Leading doctors are calling for the extra funding that English medical schools will receive from university top-up fees to be used to widen access to the medical profession. The call from the British Medical Association came as new figures showed the proportion of medical students from state schools was far lower than the national average.The figures show that only just over two thirds of UK entrants to degrees in medicine, dentistry and veterinary science came from state schools in 2003. That is lower than the proportion for any other group of courses, where the average across all subjects is almost 87 per cent.
The need to deal with this imbalance is highlighted in “Medicine in the 21st Century,” a new manifesto for undergraduate medical education from the BMA Medical Students Committee. It says that medical schools are all expected to charge students in England the full 3,000 pounds a year and that they should invest that extra income in improving the quality of teaching and resources and on outreach schemes to encourage applications from students who might not traditionally consider a career in medicine.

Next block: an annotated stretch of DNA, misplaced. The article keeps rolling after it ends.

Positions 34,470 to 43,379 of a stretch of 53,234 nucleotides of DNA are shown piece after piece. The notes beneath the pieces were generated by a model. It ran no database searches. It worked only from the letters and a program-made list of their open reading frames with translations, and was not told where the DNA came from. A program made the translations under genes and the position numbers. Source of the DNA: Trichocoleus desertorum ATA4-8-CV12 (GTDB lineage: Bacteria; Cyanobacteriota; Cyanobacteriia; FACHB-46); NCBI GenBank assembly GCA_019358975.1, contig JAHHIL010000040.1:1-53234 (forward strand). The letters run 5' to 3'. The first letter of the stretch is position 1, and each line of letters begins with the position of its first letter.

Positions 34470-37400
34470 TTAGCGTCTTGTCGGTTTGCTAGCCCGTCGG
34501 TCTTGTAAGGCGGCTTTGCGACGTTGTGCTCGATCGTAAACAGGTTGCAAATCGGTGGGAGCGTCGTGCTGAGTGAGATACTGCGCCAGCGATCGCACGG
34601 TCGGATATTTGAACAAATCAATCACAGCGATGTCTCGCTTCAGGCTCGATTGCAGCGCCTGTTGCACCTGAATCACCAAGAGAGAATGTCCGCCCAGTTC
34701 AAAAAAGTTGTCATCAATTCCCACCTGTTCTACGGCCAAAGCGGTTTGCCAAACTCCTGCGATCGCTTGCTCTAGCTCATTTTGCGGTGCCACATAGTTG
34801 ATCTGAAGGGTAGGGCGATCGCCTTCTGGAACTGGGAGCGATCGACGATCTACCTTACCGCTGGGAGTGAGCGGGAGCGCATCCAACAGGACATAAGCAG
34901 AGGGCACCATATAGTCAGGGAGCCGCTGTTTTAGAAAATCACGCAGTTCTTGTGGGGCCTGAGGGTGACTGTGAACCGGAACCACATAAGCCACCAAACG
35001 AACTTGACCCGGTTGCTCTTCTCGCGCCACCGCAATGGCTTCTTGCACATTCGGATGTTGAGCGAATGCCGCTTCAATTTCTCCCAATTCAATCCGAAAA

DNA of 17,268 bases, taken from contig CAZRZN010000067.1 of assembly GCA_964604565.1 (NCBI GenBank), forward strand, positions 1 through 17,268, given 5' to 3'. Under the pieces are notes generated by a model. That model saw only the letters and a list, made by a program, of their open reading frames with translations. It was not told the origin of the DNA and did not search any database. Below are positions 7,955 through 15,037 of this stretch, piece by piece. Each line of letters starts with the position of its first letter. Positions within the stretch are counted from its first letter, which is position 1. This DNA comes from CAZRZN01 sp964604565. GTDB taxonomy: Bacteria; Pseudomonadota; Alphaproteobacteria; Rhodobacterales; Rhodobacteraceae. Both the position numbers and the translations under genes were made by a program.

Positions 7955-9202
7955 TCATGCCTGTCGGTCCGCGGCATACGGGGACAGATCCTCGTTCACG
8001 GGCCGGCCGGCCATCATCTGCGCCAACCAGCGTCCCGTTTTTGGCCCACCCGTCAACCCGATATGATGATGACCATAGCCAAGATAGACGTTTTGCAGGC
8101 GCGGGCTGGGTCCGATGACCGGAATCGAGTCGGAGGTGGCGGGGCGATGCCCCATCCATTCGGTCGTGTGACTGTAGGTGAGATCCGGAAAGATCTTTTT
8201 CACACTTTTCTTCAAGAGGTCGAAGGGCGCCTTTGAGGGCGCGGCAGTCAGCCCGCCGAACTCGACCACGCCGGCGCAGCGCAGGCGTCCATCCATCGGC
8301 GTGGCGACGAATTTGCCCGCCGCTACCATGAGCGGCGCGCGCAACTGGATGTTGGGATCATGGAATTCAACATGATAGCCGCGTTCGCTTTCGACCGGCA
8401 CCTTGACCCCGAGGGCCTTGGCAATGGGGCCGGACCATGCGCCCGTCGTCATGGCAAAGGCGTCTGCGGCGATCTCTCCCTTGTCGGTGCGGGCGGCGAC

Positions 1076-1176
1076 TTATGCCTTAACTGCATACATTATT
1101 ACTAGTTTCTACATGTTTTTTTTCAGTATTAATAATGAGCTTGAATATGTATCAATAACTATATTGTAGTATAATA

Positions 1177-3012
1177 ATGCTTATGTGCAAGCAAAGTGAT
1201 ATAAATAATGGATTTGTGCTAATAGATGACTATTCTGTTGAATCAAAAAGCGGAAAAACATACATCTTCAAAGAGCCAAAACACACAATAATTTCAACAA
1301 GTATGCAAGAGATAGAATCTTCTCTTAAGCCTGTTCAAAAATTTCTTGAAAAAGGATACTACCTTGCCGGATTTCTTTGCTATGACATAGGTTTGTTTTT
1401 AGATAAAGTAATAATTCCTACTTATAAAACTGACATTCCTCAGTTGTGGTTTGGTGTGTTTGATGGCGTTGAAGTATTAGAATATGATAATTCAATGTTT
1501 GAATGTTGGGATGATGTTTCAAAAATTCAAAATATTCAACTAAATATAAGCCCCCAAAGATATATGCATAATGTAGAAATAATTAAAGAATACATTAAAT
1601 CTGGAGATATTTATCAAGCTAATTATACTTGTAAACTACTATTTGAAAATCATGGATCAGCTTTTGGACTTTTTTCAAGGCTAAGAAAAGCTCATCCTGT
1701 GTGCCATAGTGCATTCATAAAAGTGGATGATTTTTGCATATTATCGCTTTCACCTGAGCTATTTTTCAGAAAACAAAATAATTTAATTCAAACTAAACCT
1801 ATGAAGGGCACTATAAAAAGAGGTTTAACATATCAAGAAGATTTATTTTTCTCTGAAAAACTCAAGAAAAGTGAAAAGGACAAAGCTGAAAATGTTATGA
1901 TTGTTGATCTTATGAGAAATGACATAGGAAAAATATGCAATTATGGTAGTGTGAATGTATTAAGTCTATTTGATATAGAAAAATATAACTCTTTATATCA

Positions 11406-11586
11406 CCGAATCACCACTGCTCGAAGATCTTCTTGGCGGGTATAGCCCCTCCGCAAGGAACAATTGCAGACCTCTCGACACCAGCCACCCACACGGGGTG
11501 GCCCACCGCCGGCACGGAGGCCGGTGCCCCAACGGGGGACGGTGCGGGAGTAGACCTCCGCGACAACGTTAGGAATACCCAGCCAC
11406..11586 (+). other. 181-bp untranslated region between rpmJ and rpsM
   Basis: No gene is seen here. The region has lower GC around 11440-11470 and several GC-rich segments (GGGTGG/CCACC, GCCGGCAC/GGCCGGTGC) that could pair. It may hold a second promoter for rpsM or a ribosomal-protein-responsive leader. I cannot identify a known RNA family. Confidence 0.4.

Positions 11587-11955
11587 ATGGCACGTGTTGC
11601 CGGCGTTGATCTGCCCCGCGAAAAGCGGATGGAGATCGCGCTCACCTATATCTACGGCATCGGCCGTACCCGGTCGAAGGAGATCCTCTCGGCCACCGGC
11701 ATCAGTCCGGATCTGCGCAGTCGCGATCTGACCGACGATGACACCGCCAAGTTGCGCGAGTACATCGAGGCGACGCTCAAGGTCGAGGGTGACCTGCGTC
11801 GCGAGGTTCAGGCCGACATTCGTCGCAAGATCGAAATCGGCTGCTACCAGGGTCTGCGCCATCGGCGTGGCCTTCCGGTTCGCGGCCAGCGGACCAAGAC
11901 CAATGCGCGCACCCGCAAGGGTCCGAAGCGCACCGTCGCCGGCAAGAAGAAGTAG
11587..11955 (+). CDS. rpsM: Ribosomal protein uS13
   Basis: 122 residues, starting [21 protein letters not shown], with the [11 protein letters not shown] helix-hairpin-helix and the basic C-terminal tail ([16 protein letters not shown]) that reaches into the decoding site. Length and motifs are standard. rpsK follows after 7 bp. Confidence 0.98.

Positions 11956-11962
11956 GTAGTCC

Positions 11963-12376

Kirsty Lloyd, chair of the Medical Students committee, said the domination of the medical profession by the highest socio-economic groups had to be tackled. “The debt burden on medical students in the UK is going to discourage those from the poorest backgrounds from becoming doctors, and there’s a risk that the good work the government has done to widen access could be undone,” she said.
“Medicine in the 21st Century also calls for National Health Service bursaries to be extended rather than being available only to medical students in their fifth and sixth years. It also wants tuition fee bursary schemes to be available to mature and graduate medical students and says medical schools should audit their selection procedures to ensure there is no discrimination.
The manifesto has been written by Jonathan Beavers, a medical student at the University of Edinburgh, Leigh Bissett who is studying at the University of East Anglia, David Burke from the University of Nottingham, and Emily Rigby of the University of Bristol.